What is a lunge really? All trainers love the damn things, and you have probably, at some time or the other, been made to do one. Much like squats, there are all sorts. Regular standing lunges, where you bend one leg and sort of go up and down, walking lunges where you pootle around the gym floor like a broken machine, or, my least favourite, plyometric lunges where you jump through from one leg to the other. That last one always ends in a sore knee for me, but there’s the rub: I am obviously doing them wrong because, done right, lunges should not result in a gammy knee.
If you aren’t focusing on your form when you lunge, you are guaranteed doing your knees damage. And if you’re doing lunges at all, your trainer has likely walked you through proper lunge form: your front knee exactly over your ankle, but never over (N-E-V-E-R-!) and bent to a 90 degree angle. If it’s such a tricky affair, you might ask, why bother at all? (I did.) Well, they help shape your bottom half, develop core strength and balance, and increase flexibility in your hips. (I was told.) They are, in a nutshell, one of the most effective lower body exercises out there, and are up there with squats.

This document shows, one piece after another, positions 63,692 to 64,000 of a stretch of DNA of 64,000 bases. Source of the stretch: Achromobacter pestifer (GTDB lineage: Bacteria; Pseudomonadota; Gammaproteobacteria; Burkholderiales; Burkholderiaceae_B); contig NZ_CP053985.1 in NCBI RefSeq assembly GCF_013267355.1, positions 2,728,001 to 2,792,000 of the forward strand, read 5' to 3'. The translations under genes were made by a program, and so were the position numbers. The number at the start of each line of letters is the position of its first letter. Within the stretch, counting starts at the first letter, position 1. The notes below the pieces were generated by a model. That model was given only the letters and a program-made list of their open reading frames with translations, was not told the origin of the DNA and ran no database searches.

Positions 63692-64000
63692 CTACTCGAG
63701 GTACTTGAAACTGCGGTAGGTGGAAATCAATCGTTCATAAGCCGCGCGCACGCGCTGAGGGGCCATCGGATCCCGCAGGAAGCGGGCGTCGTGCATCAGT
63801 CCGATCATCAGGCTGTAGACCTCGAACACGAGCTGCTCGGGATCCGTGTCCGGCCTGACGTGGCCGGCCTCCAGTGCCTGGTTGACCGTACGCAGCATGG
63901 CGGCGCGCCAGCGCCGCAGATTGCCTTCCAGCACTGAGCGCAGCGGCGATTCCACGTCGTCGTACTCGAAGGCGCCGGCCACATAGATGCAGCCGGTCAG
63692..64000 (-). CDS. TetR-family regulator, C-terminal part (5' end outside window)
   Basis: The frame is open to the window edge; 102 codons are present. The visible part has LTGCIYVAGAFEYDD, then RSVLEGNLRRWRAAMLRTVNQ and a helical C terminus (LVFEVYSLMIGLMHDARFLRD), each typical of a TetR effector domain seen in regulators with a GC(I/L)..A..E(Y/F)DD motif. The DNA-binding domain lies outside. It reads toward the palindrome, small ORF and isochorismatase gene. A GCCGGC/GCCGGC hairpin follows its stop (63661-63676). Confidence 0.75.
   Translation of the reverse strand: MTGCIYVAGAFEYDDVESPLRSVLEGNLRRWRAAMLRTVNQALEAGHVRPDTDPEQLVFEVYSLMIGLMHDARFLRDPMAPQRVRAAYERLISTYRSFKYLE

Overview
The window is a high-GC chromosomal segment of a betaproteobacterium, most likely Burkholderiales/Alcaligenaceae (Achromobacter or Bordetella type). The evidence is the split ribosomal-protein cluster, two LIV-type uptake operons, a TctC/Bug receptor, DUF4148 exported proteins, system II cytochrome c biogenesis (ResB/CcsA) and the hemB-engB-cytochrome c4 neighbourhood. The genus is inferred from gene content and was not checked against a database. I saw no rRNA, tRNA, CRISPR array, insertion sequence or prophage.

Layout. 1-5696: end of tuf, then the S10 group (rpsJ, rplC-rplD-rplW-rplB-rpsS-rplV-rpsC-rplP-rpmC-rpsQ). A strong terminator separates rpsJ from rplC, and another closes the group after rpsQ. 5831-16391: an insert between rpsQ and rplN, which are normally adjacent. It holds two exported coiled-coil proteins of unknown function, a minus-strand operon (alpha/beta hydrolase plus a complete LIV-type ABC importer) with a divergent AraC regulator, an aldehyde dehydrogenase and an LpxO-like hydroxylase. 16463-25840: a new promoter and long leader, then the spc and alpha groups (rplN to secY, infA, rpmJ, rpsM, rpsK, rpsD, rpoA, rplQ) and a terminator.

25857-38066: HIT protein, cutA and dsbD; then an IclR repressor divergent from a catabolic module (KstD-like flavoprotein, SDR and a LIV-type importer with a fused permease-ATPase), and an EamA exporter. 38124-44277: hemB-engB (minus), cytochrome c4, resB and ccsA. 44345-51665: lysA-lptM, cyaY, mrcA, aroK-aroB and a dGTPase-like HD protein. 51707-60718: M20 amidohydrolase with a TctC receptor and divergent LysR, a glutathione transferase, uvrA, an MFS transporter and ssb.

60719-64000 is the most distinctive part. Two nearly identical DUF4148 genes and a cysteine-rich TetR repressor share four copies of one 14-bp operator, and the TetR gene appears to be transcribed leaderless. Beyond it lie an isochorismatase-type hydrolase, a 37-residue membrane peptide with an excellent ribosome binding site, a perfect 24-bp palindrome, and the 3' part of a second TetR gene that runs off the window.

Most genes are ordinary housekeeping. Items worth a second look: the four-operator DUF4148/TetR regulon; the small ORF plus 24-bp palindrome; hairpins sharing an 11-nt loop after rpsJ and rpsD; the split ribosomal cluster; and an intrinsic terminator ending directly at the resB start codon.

Gotta do them, so we got Zoe and Naresh from Studio 60 to show us how we should be lunging.
- Stand with your feet shoulder-width apart, your back long and straight and your shoulders back. Look forward.
- Step forward with one leg into a wide stance (don’t put your legs one in front of the other, there should be at least your hip’s width between them to help you balance).
- Lower your hips until both knees are bent at an approximate 90 degree angle. Your front knee should not extend over your ankle, and your back knee should hover above the ground. Keep your weight in your heels as you push back up to starting position.
- Repeat on both sides.